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Rebates on bond sales should be disclosed: MAS

But a ban on incentive practices in private banking would be a "draconian step"
Wednesday, September 7, 2016 - 05:50

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The recent wave of attention was sparked in part by problems at oil-and-gas company Swiber Holdings, which buckled under the stress of debt and defaulted on its high-yield bond, as oil prices collapsed. The company entered into judicial management after it was prompted by its major bank DBS to rescind its winding-up petition.

Singapore

SOME form of disclosure on rebates for bond sales by private banks is important, but a ban on incentive practices such as this would be a draconian step, said managing director of the Monetary Authority of Singapore (MAS) Ravi Menon, on Tuesday.

The practice of private bankers earning a rebate from selling bonds to clients has come under scrutiny, amid worries that several high-yield bonds held by private-banking clients are now under pressure.

"Minimally, I think some kind of disclosure would be important, so that the buyer knows as a result of his purchase, how the financial adviser is being rewarded," said Mr Menon, who was speaking at a Foreign Correspondents Association (Singapore) event. "I think that is a legitimate thing to expect."

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The recent wave of attention was sparked in part by problems at oil-and-gas company Swiber Holdings, which buckled under the stress of debt and defaulted on its high-yield bond, as oil prices collapsed. The company entered into judicial management after it was prompted by its major bank DBS to rescind its winding-up petition.

A Bloomberg report showed at least half of some S$875 million worth of bonds that have defaulted since November were sold to private clients, including issuers such as Swiber, PT Trikomsel Oki and Pacific Andes Resources Development.

It also reported bond issuers offer undisclosed rebates of up to one per cent to private banks to sell their bonds. MAS said in late August that a private banking industry group is now reviewing the practice.

Mr Menon stressed that incentive structures should not get in the way of financial advisers putting first the interests of their customers.

"Banning practices is a rather draconian step because you're not sure of the unintended consequences, whether this leads to a weakening of distribution channels and so on," he said. "But the larger point is that financial institutions must deal with their customers fairly."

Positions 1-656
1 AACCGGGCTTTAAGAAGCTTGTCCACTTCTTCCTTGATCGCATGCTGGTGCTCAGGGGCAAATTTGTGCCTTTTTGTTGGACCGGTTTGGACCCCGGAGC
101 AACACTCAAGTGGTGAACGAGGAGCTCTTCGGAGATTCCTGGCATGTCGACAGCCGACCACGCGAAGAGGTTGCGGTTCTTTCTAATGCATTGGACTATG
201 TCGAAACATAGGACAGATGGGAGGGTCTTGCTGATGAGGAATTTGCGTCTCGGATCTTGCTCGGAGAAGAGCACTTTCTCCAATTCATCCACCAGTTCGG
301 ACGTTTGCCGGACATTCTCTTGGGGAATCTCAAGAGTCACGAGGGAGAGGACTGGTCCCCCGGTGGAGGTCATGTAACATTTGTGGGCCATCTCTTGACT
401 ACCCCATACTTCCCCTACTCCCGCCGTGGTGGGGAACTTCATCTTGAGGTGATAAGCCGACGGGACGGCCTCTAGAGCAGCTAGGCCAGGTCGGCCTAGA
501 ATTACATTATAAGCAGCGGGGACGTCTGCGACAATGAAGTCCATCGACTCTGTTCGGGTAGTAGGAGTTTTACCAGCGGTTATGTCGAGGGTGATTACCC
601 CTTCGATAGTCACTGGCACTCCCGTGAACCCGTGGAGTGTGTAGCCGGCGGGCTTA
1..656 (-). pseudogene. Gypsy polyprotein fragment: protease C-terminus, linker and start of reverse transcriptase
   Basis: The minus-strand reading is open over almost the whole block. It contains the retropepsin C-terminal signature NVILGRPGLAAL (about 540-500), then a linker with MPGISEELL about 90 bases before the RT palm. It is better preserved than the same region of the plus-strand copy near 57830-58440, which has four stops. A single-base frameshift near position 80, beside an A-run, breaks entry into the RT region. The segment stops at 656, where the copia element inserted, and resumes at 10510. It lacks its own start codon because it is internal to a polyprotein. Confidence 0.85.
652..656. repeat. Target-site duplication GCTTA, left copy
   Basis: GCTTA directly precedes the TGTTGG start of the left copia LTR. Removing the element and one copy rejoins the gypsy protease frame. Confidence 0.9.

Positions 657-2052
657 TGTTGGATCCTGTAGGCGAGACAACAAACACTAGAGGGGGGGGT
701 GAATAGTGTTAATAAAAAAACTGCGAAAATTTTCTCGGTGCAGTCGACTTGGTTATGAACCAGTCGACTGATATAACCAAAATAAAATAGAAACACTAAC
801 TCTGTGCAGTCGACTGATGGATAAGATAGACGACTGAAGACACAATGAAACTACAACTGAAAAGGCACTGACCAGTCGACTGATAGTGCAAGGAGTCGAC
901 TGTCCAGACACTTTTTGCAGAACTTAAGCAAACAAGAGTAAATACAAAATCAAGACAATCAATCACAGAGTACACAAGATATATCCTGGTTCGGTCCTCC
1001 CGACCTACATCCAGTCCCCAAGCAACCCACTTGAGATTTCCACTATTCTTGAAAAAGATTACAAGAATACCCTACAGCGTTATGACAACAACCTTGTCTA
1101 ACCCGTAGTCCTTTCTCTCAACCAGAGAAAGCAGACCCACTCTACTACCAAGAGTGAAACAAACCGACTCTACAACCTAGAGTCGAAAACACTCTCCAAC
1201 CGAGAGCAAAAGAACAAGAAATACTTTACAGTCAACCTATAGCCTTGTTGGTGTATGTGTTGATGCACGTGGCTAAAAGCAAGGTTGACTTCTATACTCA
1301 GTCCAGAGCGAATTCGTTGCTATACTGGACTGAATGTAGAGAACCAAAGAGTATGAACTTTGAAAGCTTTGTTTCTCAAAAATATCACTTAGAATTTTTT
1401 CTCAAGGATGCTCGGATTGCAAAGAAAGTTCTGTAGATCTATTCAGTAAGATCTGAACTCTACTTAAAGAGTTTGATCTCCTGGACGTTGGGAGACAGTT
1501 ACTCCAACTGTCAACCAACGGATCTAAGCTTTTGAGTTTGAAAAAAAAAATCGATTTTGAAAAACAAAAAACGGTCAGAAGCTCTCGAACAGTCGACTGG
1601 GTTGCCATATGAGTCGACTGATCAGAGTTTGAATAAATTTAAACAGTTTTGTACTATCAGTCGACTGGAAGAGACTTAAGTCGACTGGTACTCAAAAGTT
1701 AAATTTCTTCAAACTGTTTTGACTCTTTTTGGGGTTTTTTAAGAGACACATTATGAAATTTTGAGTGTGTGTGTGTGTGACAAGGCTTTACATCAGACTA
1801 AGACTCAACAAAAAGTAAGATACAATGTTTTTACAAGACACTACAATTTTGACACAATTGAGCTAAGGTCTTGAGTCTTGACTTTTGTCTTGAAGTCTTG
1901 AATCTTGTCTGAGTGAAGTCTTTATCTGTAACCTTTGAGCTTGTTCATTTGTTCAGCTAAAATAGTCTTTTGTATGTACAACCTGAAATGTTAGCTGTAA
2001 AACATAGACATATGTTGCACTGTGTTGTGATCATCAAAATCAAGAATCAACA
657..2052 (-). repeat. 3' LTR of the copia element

The industry review on rebates is expected to be done fairly, Mr Menon said, responding to a question on the perception of a conflict of interest.

The group is co-chaired by well-known banker Tan Su Shan, who is also group head of consumer banking and wealth management at DBS Group Holdings. DBS is Singapore's largest bond house, with a market share of about 45 per cent.

"The industry group includes members from all the major private banks in Singapore. The MAS is also present at those discussions. I can't see how the chair, on its own, can make a huge impact on the outcome of these discussions. It has to be seen as fair," said Mr Menon.

Asked about the broad rise in anti-bank rhetoric and sentiment, Mr Menon noted that it is something that he has a lot of concern about.

He said he fears that in many advanced economies, trust in banks has been lost, though by and large, there is trust in banks in Singapore. He urged senior managers at financial institutions here to keep risk and compliance staff close to them.

"That's why we keep emphasising the importance of banks managing public trust. It is not just the licence to operate that matters. There is a social and moral licence to operate. And that's not given by the regulators, it's given by the public," he said.

"We take it very seriously when there are complaints. Naturally, with any transaction between two parties, there will be grounds for misunderstanding and for complaints. But they need to be attended to fairly, expeditiously, and resolved as best as possible."

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